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Cyprus

Total’s plans in limbo after logistics contract blunder, ENI, Noble hint at logistics move abroad

ENERGY giant Total’s plans to explore for hydrocarbons offshore Cyprus are stuck in limbo, while ENI and Noble Energy are intimating they are considering moving their onshore logistics base to Egypt and Israel, respectively, unless they are able to continue operating out of the port of Larnaca.

In early October, Total and EDT offshore, an oil and gas services company, signed a contract where the latter would provide the former onshore logistics services out of the port of Limassol supporting Total’s drilling programme.

Amid much fanfare at the signing ceremony – attended by energy minister Giorgos Lakkotrypis and transport minister Marios Demetriades – Total announced they were poised to drill their first exploratory well in Block 11 of Cyprus’ Exclusive Economic Zone, in April 2017.

But the Total-EDT deal may now be in shambles.

The services concession at the port of Limassol – after it was privatised – was granted to a consortium comprising the G.A.P. Vassilopoulos Group and DP World.

But the concession, granted by the Cyprus Ports Authority, includes a monopoly clause for those areas of the port given over to the consortium.

Citing the concession agreement, the consortium now says that any oilfield services at the port must therefore either be handled by them, or at least go through them – through subcontracting.

G.A.P. Vassilopoulos Group and DP World contend that the arrangement between Total and EDT is in violation of their own agreement with the government to operate the port.

In short, if the consortium is right, Total cannot make use of the logistics base at the port of Limassol.

In what appears to be a monumental foul-up, the monopoly clause in favour of the port’s new operators came to the transport ministry’s attention only after Total and EDT had put ink to paper in their deal.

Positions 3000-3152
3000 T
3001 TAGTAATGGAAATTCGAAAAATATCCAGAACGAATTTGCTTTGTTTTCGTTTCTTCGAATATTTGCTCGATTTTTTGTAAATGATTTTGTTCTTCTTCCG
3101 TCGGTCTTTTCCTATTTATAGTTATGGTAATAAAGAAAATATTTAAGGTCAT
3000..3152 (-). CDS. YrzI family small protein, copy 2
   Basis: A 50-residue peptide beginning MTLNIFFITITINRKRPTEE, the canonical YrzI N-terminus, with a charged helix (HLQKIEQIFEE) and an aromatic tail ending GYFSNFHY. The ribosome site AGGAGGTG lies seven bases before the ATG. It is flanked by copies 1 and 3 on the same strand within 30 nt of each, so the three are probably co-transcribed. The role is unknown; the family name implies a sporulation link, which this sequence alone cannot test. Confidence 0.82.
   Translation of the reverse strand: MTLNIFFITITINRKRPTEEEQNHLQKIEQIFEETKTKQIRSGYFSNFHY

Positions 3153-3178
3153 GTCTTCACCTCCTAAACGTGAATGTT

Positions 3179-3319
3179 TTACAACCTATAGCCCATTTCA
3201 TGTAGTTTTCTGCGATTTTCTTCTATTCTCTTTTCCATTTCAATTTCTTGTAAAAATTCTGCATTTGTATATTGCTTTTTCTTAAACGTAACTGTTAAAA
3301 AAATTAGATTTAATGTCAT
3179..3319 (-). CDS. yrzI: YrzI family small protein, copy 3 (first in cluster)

It has also been reported that the monopoly clause was inserted during the final-stage negotiations between the government and the G.A.P. Vassilopoulos Group- DP World consortium; it seems the clause was not part of the original tender documents to privatise some of the port’s services.

Transport minister Marios Demetriades could not be immediately reached for comment.

Given these complications, Total have handed the government an ultimatum until October 26 – this Wednesday – to resolve the issue.

The energy behemoth has let it be known that, unless the government comes up with solid assurances by that deadline, it may have to suspend its drilling programme indefinitely.

Among other things, Total need to lease a drilling platform – involving considerable lead-time – but cannot do so unless they are first assured that they can go ahead with drilling.

In a bid to untangle the mess, it’s understood that the transport ministry has proposed that the new port operators be compensated either by the Cyprus Ports Authority, or paid a licensing fee by EDT.

And all this after Total were coaxed by the government into transferring their onshore support base to Limassol; the company had wanted to operate out of Larnaca port.

Back in February, Larnaca’s municipal council voted against extending the stay of MedServ, the company providing support services to offshore exploratory activities.

Whereas Total reluctantly agreed to shift their support base to the port of Limassol, ENI and Noble insist on operating out of Larnaca.

Should the government fail to come to an accommodation with ENI and Noble, and the two companies do transfer their support base elsewhere, that would mean loss of business for several Cyprus-based outfits other than Medserv.

ENI are bound by contract to carry out two additional drills by January 2018 in their concessions, blocks 2, 3 and 9. But the company insists on using Medserv’s facilities at Larnaca port, as it had done when it drilled twice in Block 9 in the past. Otherwise, they are considering relocating their logistics base to Port Said in Egypt.

ENI are already using Port Said as their logistics base for their Egyptian operations.

Noble Energy are likewise said to be keen on Larnaca, refusing to move their support base to Limassol. The Texas-based company have indicated that if this is not possible, they would relocate their logistics base to Haifa, Israel.

Medserv’s permit at Larnaca port was set to expire in August of this year, with the government requesting a six-month extension beyond that date- essentially a quick fix, as neither ENI nor Noble were at any rate expected to drill in 2016 or early 2017.

But back in February, Larnaca’s municipal council voted against extending the permit for Medserv’s facilities. The town’s residents feared the port would be turned into an industrial hub with all the attendant health and environmental risks.

The government decided at the time not to override the municipality’s decision, amid speculation it did not wish to antagonize Larnaca’s residents, what with parliamentary elections looming in May.

 

 


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